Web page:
Good news: transportation! Only 20 minutes via the new subway Line 10 from Guomao station, in the central business district, to Beitucheng station, just south of the main Olympic areas. Line 10 train was populated but not overcrowded. Security check on way into the subway reasonable-seeming rather than too intrusive. (Handbags and briefcases go through a screening machine; people themselves don't have to.)
In theory there is a way to connect at Beitucheng from Line 10 to the new Olympic Line 8. But the cops seemed to be steering anyone without a formal Olympic credential (which I don't have) away from Line 8 and out onto the street. No problem: A few minutes' walk away was a depot for various special Olympic bus lines that circle the venues. The bus-route maps I saw were written only in Chinese -- or sometimes transliterated into Roman characters in a way most visitors wouldn't recognize. (For instance, Guojia Tiyuchang, the pinyin version of 国家体育场, rather than the more useful-to-outsiders terms "National Stadium" or "Bird's Nest.") But there were many cheery young English-speaking volunteers willing to help puzzled foreigners.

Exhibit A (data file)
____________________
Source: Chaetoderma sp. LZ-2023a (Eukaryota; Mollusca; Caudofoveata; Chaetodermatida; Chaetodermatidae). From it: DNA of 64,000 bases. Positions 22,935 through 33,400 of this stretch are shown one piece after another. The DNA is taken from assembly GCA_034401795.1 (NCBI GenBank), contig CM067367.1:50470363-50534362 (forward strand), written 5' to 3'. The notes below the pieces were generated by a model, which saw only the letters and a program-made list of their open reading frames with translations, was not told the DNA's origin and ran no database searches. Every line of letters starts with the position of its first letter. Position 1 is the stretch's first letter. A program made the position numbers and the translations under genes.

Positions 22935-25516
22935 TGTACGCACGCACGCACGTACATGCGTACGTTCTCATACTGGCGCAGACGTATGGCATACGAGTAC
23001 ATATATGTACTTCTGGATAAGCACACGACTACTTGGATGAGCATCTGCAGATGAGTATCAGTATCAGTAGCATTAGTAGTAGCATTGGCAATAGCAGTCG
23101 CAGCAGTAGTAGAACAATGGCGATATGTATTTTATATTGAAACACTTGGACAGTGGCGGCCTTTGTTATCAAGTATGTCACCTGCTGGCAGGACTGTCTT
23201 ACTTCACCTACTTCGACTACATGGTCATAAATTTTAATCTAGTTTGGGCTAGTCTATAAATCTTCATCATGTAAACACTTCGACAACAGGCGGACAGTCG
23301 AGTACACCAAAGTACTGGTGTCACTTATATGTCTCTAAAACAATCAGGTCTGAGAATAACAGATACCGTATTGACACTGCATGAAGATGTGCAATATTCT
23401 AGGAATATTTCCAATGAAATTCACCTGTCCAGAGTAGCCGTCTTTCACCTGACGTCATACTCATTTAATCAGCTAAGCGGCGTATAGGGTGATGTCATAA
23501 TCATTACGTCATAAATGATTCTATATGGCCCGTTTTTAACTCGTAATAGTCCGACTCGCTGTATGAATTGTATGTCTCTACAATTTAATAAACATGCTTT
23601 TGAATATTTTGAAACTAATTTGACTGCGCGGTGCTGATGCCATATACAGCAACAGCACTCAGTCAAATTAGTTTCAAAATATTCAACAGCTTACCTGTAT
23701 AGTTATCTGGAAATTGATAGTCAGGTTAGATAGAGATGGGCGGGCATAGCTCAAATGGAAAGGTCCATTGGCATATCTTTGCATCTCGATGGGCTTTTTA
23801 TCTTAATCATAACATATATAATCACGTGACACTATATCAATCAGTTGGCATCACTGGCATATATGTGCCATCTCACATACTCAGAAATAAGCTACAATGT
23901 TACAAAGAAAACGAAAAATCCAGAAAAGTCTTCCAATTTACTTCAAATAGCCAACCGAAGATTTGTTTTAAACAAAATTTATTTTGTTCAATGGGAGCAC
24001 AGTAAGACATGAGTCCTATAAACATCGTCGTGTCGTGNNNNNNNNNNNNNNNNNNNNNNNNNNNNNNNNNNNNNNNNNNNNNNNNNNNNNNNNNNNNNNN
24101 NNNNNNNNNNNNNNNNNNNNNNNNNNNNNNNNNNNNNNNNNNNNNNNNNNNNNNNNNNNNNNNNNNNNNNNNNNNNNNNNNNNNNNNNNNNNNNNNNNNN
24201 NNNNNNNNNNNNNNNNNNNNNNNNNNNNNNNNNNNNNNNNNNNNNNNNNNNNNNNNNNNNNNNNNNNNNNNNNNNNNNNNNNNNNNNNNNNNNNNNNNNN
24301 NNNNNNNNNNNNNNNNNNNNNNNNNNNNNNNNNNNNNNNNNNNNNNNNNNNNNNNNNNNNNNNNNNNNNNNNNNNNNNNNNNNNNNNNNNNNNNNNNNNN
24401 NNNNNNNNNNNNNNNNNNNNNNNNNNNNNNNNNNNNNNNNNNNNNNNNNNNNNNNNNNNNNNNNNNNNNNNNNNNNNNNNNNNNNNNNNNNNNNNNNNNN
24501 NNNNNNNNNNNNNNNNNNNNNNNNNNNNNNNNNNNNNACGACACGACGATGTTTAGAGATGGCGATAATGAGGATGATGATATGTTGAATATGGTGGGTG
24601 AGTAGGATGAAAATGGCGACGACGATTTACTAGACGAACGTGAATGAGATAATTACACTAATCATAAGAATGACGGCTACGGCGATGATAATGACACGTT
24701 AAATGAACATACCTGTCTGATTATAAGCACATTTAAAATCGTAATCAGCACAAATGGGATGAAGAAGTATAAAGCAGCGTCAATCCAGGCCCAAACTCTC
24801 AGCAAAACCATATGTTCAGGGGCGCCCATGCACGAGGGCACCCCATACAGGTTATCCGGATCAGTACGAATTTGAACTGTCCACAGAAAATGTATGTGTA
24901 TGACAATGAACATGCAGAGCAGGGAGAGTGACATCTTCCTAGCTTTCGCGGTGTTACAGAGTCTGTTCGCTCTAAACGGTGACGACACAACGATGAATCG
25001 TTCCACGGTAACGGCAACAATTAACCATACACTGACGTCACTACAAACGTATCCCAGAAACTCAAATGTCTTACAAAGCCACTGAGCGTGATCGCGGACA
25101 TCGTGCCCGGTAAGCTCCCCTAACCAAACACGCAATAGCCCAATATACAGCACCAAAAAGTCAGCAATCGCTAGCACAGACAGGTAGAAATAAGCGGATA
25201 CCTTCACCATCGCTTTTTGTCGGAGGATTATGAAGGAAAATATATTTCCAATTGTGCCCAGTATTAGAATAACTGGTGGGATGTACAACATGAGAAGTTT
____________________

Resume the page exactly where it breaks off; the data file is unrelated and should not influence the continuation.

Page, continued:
Bad news: Well, it doesn't appear to have just been "morning mist" today, as I speculated earlier. Below and after the jump, a few pictures from the Olympic site early this afternoon. At this point, 100 hours before the opening ceremony and seven years after the decision to hold the Olympics in Beijing, there is really not anything to "do" about the city's air anymore -- except hope that whatever cleansing wind blew through over the weekend comes again.
National Stadium -- "Bird's Nest" -- barely visible on the left, National Aquatic Center -- "Water Cube" -- on the right, 1pm on August 4. (Click for larger version.)
Water Cube itself (through a bus window, which further darkens the image).
In the main Olympic Green area (no bus window involved).
Near the Beitucheng subway station.
Back downtown (Guomao area)
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